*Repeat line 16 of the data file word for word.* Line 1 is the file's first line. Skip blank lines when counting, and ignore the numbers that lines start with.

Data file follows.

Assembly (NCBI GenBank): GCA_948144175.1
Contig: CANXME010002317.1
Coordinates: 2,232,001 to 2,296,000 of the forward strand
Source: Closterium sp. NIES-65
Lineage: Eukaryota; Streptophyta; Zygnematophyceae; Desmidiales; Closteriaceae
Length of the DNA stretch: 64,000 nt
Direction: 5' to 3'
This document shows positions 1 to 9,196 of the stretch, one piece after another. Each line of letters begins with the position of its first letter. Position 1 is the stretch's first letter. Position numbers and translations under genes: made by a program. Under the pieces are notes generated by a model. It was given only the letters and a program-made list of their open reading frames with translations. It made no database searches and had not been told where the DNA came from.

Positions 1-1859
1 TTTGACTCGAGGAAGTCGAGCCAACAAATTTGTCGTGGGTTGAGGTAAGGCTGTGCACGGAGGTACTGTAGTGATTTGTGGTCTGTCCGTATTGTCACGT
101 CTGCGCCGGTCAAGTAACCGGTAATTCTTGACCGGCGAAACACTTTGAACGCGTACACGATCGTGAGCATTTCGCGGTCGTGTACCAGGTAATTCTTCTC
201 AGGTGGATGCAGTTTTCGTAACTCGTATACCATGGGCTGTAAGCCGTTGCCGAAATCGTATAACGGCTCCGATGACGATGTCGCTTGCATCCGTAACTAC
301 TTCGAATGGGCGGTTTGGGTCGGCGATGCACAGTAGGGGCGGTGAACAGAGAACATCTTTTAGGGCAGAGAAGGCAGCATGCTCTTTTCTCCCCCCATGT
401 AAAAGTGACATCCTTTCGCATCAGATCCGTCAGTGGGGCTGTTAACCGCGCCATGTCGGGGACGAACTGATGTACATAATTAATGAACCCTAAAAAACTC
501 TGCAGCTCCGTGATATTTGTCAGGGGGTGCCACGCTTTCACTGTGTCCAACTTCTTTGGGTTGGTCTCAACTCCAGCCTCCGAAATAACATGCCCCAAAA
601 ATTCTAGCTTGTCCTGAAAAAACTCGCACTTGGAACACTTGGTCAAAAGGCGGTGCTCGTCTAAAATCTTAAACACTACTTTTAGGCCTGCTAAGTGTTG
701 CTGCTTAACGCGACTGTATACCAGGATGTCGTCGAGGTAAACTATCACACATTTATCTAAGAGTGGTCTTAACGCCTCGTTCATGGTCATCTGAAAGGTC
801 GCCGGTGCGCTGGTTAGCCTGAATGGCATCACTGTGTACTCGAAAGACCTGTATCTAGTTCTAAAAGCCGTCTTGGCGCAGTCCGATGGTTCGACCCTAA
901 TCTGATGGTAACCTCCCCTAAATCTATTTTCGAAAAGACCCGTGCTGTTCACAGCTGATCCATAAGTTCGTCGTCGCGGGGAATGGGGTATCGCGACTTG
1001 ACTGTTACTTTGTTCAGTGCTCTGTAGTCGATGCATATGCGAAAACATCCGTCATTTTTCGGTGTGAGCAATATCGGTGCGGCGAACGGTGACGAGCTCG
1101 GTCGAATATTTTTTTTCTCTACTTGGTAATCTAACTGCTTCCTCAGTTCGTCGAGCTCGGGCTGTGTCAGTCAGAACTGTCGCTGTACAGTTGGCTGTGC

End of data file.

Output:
601 ATTCTAGCTTGTCCTGAAAAAACTCGCACTTGGAACACTTGGTCAAAAGGCGGTGCTCGTCTAAAATCTTAAACACTACTTTTAGGCCTGCTAAGTGTTG